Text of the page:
Windows 7/Vista Home Networking Setup and Options

Thursday Jul 28th 2011 by Vangie Beal
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Not everyone has upgraded to Windows 7; some home networks still rely on XP and even Vista. We look at the steps you need to take to setup networking in both Vista and Windows 7.

Working at Home

If you're used to home networking using Windows XP-based computers, then you're probably familiar with basic tasks such as connecting the PCs to the network and configuring file sharing. If you're planning to upgrade or switch to Windows Vista or to Windows 7, rest assured the process doesn't change too drastically. The hardest part for most people is figuring out where the menus for the networking and file-sharing options are hidden within the layers of the newer operating systems.

Our Home Network Hardware and Systems

The network hardware used for this article, for people interested in such things, includes a Xincom (HC-0PG402) Twin Wan Router, D-Link 10/100 Ethernet switch, 3Com 3C17203 Switch, Motorola 5B5100 Cable Modem. We primarily connect the three PCs to the network and also use a D-Link AirPlus G - 2.4Ghz Wireless Access Point for connecting both a Windows XP-based notebook (that is not being upgraded) as well as a G4 Powerbook that is occasionally plugged in to the network as well. The upgrade was from Windows XP Home Service Pack 2 to Windows Vista Home Premium.

Getting Started

If you want to move network and other operating system settings (along with your data files) from systems running Windows XP to ones running Vista or Windows 7, you should consider using Microsoft's Windows Easy Transfer. This handy little tool, if used correctly, it will back up all your important XP data. During our test of using Windows Easy Transfer on three PCs, it also saved our XP workgroup and file sharing information. This goes a long way in getting your workgroups and file sharing configured in Windows Vista and Windows 7, particularly if you don't plan on making many changes to networking and sharing settings.

If you went for a clean install and are ready to get started with getting your computer's network settings correctly configured, you’ll first need to visit Vista/7's 'Network & Sharing Center'. The hardest part of using the new Network & Sharing Center is figuring out where the options are located to set up your networked PCs and devices. Quite often you will have to work your way through several layers of menus to find the options you want. In XP the options are usually only a click or two away. If you're too impatient to look around, here are the step-by step instructions to getting the PCs on your network communicating under Windows Vista and Windows 7.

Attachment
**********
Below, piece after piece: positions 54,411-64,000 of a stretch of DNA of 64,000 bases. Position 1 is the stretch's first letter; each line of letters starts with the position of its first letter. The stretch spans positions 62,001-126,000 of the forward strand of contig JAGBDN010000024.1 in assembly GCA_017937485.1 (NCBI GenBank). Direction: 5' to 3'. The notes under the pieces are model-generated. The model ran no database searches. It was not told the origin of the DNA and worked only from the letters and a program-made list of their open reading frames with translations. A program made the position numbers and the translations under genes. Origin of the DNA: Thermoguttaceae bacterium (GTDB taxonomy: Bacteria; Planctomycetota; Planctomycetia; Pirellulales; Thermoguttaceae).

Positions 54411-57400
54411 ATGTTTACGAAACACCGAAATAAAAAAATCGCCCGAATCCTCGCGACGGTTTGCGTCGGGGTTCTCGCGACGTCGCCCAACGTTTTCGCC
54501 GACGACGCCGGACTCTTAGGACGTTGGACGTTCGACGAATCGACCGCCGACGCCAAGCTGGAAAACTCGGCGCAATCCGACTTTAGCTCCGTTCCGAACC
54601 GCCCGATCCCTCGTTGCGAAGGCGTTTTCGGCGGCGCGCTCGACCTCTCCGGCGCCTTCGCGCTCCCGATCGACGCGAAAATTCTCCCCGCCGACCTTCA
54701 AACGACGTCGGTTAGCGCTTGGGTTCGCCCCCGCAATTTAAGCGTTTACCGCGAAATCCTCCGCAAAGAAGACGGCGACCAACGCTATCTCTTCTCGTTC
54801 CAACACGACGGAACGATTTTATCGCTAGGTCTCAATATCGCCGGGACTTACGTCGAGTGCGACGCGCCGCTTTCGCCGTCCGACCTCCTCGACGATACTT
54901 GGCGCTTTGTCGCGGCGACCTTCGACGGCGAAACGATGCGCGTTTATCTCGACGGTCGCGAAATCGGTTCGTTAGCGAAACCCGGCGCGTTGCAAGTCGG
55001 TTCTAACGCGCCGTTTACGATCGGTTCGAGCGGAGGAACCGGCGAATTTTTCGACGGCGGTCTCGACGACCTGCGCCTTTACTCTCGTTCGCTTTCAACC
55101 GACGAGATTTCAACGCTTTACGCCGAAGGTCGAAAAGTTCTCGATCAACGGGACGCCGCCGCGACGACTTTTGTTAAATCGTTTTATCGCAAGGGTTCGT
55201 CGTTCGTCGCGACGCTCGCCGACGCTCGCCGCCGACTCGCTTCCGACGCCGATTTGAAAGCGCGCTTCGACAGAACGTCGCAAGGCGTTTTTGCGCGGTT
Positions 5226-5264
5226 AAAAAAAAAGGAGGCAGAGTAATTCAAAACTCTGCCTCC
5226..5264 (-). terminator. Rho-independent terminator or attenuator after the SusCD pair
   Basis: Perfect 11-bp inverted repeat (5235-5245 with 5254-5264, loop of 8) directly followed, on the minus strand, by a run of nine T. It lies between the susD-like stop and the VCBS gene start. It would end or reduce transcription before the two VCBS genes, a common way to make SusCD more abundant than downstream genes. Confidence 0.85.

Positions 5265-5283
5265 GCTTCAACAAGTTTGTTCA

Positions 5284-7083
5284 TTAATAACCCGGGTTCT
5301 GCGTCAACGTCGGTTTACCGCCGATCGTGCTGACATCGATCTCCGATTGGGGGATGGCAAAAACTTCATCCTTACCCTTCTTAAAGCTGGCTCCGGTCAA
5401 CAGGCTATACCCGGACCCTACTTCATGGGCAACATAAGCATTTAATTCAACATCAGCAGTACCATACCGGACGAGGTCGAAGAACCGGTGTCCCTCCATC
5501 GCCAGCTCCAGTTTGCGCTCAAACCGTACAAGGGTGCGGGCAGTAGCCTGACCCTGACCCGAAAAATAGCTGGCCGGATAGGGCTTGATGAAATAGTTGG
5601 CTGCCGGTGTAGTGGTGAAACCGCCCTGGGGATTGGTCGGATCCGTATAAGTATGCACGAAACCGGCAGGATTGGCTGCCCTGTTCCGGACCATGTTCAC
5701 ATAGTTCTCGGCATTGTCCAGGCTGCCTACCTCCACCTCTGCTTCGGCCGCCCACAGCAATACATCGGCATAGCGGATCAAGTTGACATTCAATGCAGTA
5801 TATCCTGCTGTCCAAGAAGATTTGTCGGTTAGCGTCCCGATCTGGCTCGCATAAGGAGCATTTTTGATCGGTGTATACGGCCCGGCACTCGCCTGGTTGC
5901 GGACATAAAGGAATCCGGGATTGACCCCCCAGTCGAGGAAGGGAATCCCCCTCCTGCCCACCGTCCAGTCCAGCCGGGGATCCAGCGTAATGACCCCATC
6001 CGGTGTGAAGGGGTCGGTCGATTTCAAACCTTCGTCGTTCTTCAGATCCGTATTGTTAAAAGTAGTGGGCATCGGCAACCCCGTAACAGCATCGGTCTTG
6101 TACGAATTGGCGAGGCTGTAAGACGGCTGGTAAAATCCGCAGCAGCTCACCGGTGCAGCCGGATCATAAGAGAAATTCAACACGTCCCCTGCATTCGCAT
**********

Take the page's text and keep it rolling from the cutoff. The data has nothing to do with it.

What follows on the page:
Setting up Your Workgroup

The first thing you'll want to do is ensure that your PCs all have the same Workgroup name. If you kept the default from Windows XP, your workgroup is called MSHOME. In Vista/7, the default is WORKGROUP. If you want to view and edit the computer details on each PC to rename your workgroup, click the Start button, right-click Computer, select Properties, and then click the Change settings link under Computer name, domain, and workgroup settings. This will bring up the Computer Name tab. Here you can name your PC (this is what it will be called on the network) and also change your workgroup name to something more meaningful—be sure to use the exact same workgroup name for each PC that will be on your network.

Once you have successfully changed your Workgroup name on all PCs, you can then access a network map from within Vista/7’’s Network & Sharing Center. Click the Start Button, choose "Control Panel", select "Network & Sharing Center", and finally, click the "View full Map" at the upper right (in Windows 7, it’s “See full map”) to see all the systems and devices on your network.

In this view you may notice an area at the bottom of the screen that shows devices that cannot be placed on the map. You can still access the devices, but there are some key reasons as to why some PCs or devices may not show in the map view, the main reason being that support is not available for the required protocol.